The Washington Extension

September 23, 2011

Medicare News

The Obama Administration has recommended $320 billion in cuts to health care programs (pdf, p.35). The Medicare program is implicated by the following major policy proposals, almost all of which have been previously proposed and are roundly criticized by industry and consumer groups:

  • Impose a Part B premium surcharge equal to about 15% of Medigap premiums for new beneficiaries who purchase Medigap policies with “particularly low cost-sharing requirements”, starting in 2017
  • Impose $100 copayments for home health services (currently there is $0 copayment)
  • Increase the Part B deductible faster than currently projected
  • Increase the premiums that high-income Medicare beneficiaries pay
  • Drug companies pay rebates for drugs sold through Medicare Part D to low-income patients, similar to the current Medicaid rebate program
  • Cut funding from the public health fund created by the Affordable Care Act

As Extend Health has noted elsewhere, the Healthcare Leadership Council—comprised of health care industry leaders such as Pfizer, Aetna and the Mayo Clinic—proposed $410 billion in deficit reductions that they claim would also increase Medicare’s long-term solvency. The Medicare proposals include creating a “Medicare Exchange” where seniors can choose among private plans, increase the Medicare eligibility age to 67 from 65, cap annual out-of-pocket costs, and dramatically increase Medicare premiums for higher-income beneficiaries.

ACA Updates

The Federal government is increasingly looking to offer states options to share the responsibility of creating and running health insurance exchanges. The Center for Consumer Information and Insurance Oversight at Health and Human Services is proposing three options, including: 1) states managing health plan participation, 2) helping consumers navigate the system, or 3) both. Any of these options would leave the eligibility and enrollment processes to the Federal government.

New York State’s Republican-led Senate is blocking efforts by the state to pass a bill establishing a health insurance exchange. New York already received $39 million to begin establishing an exchange, but the Republicans’ refusal to take up the bill negotiated by lawmakers and Governor Cuomo is obstructing the state’s ability to seek additional Federal financing.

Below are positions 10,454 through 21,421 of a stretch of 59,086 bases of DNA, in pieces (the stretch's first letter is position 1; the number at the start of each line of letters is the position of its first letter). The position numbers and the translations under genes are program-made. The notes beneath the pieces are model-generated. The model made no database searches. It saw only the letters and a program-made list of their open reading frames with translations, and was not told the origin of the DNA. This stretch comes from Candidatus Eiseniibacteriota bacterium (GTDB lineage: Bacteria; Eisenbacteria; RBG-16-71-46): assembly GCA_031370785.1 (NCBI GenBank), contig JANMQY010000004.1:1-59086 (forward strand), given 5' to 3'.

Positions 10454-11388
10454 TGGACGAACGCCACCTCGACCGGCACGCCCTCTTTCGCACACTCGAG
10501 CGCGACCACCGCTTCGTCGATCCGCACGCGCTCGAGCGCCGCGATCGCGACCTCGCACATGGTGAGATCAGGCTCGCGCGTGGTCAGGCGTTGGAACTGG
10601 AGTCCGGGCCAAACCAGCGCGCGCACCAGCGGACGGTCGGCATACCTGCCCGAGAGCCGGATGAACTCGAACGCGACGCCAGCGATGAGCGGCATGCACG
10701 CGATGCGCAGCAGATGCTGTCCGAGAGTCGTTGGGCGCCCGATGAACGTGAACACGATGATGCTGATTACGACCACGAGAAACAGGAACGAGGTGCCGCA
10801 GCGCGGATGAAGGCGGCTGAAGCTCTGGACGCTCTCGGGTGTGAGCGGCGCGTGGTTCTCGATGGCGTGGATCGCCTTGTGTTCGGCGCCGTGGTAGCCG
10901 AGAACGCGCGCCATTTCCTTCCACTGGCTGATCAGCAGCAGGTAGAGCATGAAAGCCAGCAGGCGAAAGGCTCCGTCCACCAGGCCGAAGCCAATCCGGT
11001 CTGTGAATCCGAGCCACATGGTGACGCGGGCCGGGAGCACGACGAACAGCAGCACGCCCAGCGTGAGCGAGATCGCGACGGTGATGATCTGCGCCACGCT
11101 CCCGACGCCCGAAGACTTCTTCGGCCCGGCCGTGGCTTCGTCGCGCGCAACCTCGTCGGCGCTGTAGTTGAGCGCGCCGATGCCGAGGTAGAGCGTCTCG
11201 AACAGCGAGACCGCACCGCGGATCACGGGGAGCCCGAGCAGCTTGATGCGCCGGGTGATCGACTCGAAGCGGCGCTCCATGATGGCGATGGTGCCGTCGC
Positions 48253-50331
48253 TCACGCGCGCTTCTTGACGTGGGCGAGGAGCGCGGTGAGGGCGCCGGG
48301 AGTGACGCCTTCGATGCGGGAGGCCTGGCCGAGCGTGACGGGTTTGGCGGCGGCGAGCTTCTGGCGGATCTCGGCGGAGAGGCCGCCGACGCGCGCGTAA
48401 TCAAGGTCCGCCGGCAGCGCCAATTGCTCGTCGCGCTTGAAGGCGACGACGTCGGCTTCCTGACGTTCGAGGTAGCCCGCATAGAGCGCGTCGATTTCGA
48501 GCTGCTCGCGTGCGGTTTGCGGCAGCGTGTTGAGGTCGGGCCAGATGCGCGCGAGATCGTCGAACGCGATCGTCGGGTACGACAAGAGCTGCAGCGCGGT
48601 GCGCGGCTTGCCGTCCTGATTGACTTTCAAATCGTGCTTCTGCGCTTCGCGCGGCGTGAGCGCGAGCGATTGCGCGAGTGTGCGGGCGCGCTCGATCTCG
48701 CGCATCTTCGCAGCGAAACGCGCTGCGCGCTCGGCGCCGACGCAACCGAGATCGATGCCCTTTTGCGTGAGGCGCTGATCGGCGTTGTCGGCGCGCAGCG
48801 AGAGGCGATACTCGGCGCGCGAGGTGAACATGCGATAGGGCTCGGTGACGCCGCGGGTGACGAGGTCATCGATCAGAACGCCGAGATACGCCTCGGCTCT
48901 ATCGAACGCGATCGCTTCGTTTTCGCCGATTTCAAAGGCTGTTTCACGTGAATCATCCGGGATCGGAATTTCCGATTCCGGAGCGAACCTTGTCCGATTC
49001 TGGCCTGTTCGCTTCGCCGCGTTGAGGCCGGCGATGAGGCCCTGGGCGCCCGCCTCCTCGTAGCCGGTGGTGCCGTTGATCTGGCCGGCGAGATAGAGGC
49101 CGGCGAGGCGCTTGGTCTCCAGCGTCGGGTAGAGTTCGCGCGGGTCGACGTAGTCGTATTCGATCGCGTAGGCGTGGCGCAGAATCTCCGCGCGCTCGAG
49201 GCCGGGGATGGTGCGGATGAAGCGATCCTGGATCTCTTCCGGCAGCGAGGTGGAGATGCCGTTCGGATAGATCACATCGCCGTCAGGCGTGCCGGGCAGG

Michigan’s Republican governor, Rick Snyder, has recommended that the legislature pass a bill creating a non-profit health insurance exchange called MIHealth Marketplace. The exchange would be governed by a Board appointed by the governor, with an advisory panel comprised of representatives from small business, consumers, insurance plans, providers, agents and others.

The Blue Cross Blue Shield Association (BCBSA) is criticizing the Obama Administration for releasing regulations too slowly, and being too vague in those that are released. In particular, BCBSA alleges that the health insurance exchange regulations don’t have enough information about how the marketplaces will function, what will be the minimum requirements for plans in the exchanges, and the lack of information about selling insurance outside of exchanges.

Reports/Other News

A Mercer study finds that premiums for employer-based insurance coverage will rise 5.4% in 2012, the lowest growth in fifteen years. Survey respondents attribute this low growth to less utilization, due to a slow economy and cost-cutting benefit changes such as higher deductibles or cost sharing.

The National Council on Aging and UnitedHealthcare find that fewer than half of seniors understand Medicare well, and half describe their understanding of the Affordable Care Act as “poor”. Even among widely advertised ACA reforms, there is little understanding: less than 1/3 of seniors are aware that they will pay a discounted amount in the Part D ‘donut hole’. Finally, just over half of seniors say they have excellent or good knowledge about evaluating their Medicare options.

Visit Extend Health — the nation’s largest private Medicare exchange.

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